If you have been keeping up with the Presidential primaries, you will note that there are currently seven Democratic candidates, with only one clear front-runner, and twelve Republican candidates with no clear front-runner. There are five third-party candidates running, but it has been proven that the way the current political system operates that a third-party candidate doesn’t usually gain much traction. What do all these choices mean? It means when the voters actually get to the booth, looking at the ballot, there won’t be much of a choice. The way American politics works is all or nothing, or “first past the post,” in the majority of states. The lovely time of year that we call primary season is meant to vet out which candidate party members would actually like to see running for President. A large number of candidates in the Republican Party show a lack of party cohesion and in turn, give a lack of options for voters.
Why does this matter? Because of first past the post, American electoral law favors the two major parties. It is very difficult for a third-party to make it onto the ballot, for starters. Campaign money also flows more easily, time on television is given more readily, and, generally, it is “easier” to campaign as a member of one of the major parties. In the United States, there are only two major parties, the Democrats and the Republicans. Bernie Sanders has stated that he is only running as a Democrat because he wants to be seen as a serious candidate in the eyes of the American people. After the 2000 election, with Ralph Nader supposedly taking away the votes that would’ve given Al Gore the race, Americans have felt that voting for a third-party is throwing their vote away Bernie Sanders and the Tea Party are two examples of people or organizations using the umbrella of a major political party in order to be heard. But, because “the Party” will only nominate one candidate, anyone else will either go to the wayside or have to completely fund their campaign on their own.
If we followed an alternative voting system, people like Bernie Sanders or Rand Paul wouldn’t need to align themselves to a major party to have a chance at winning. Also, the voters wouldn’t feel as though their vote was being thrown away by voting their conscience; it’s a system that allows more voices to be heard. Maybe we could head that way with a constitutional amendment since the electoral college wouldn’t allow for an alternative voting system.
The Republican Party is fractured. This is why the Tea Party isn’t its own party; the Republicans are split between fiscal conservatives and social conservatives. This is a bad mix when one candidate is meant to get a majority of states. The Reagan revolution gave a home to fiscally conservative Christians, but it seems as though many Republicans are rejecting the more radical beliefs of the Tea Party and looking for a moderate candidate. The problem is the way the primary system is set up, which is different for each state. Basically, the most politically active members of any party will be the ones to vote. And Tea Party members love to vote. This is how they win so many local elections. But to win a national election, candidates need to moderate their message and members of the Tea Party have shown they are unable to do so.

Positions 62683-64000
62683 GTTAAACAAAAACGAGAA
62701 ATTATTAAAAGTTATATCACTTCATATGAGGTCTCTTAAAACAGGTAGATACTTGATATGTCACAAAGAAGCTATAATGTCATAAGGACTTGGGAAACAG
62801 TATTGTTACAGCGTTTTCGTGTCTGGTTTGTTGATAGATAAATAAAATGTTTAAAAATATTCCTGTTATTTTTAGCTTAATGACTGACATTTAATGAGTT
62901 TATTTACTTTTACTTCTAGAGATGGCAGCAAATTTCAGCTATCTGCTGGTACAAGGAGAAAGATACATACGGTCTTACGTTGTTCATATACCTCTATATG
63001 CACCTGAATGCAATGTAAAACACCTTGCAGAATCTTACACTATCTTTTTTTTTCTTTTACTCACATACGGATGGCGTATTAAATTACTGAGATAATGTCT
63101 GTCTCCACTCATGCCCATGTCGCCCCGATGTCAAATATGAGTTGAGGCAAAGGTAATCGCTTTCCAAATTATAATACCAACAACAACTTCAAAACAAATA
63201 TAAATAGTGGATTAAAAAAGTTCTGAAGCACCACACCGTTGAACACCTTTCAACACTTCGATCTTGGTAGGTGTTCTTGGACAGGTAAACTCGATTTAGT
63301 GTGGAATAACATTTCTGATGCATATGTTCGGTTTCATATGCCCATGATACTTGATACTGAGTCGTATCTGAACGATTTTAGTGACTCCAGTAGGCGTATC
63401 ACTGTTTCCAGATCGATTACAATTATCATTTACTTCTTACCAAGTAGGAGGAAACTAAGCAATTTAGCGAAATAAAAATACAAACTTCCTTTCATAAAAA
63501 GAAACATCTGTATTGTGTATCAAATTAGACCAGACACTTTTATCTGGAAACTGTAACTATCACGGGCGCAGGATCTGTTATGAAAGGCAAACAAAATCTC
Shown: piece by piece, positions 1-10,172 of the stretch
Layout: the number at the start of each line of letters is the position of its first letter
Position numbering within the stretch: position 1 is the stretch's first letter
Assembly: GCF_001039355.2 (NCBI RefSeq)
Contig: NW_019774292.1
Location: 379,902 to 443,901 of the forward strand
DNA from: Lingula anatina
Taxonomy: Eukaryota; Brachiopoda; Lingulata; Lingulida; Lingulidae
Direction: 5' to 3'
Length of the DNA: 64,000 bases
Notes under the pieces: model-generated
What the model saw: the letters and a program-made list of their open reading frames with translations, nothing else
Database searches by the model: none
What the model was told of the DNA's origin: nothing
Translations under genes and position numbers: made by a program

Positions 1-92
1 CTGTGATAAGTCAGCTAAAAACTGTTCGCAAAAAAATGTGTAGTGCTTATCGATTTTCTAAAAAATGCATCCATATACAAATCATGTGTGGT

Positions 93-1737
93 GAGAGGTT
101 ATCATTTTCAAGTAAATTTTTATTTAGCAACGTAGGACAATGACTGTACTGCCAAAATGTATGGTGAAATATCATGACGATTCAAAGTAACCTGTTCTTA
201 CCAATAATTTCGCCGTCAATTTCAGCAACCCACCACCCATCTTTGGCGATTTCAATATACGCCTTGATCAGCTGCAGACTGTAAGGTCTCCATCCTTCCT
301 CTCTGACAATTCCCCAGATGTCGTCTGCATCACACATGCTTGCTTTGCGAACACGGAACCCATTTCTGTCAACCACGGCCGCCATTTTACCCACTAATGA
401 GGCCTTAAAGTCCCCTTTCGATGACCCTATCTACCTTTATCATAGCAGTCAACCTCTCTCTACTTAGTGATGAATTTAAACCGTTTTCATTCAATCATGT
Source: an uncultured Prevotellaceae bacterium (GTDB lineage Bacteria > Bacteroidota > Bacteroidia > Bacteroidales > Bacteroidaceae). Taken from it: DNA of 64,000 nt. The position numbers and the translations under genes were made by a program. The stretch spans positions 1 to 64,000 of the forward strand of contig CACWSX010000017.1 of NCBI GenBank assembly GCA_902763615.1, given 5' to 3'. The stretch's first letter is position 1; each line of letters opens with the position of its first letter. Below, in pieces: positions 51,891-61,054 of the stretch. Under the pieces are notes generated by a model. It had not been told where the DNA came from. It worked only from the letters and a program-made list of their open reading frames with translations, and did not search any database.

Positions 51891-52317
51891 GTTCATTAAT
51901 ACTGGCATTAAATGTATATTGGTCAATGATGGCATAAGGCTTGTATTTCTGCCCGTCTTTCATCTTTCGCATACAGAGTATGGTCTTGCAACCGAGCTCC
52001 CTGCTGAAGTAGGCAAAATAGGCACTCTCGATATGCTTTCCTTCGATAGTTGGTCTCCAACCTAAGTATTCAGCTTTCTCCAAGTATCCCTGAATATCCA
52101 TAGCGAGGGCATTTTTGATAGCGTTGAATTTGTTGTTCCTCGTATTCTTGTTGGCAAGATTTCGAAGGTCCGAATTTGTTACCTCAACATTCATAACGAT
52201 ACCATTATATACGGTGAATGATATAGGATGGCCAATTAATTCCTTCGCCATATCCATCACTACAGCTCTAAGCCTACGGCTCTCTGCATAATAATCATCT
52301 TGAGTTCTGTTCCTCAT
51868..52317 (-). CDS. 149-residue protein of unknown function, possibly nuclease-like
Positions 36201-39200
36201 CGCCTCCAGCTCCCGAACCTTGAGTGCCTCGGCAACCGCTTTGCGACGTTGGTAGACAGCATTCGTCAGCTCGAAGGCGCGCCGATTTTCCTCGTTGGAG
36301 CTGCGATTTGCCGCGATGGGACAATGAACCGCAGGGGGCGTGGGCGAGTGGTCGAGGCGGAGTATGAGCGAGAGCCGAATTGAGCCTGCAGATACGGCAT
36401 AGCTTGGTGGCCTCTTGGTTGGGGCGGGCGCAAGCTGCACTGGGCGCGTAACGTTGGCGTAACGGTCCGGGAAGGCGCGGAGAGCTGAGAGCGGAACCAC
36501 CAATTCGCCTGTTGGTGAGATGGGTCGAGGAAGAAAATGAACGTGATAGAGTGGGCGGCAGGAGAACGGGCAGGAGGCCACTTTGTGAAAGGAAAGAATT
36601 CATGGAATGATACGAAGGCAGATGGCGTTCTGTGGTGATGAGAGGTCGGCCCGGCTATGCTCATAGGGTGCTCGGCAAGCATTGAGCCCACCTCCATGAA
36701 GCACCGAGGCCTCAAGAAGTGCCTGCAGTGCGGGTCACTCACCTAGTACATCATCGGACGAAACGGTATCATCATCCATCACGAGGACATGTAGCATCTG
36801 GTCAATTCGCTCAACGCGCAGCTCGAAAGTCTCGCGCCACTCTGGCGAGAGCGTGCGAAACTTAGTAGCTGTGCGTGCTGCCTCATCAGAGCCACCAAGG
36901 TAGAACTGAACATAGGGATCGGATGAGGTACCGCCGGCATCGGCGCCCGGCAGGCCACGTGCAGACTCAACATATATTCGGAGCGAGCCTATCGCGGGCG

Why should we care? So many smart candidates aren’t taken seriously if he or she doesn’t run as a major party candidate and then seems to disappear once the “winning” candidate shows up. It’s all about money in politics, and the money is in the major parties. Because the United States follows first past the post, it’s easier for two candidates to run and receive a majority. Just like any competition, we like the visual of one versus one. But should that really be the way elections are? It’s not that way in many countries where smaller parties are able to gain seats and eventually take over majority parties. It would be nice if it was that easy in the United States.
I don’t know what will happen in the next year. It’s going to be an interesting show. But unless something fundamentally changes, I think I will be hoping to shake the hand of Madam President Hillary Clinton in 2016.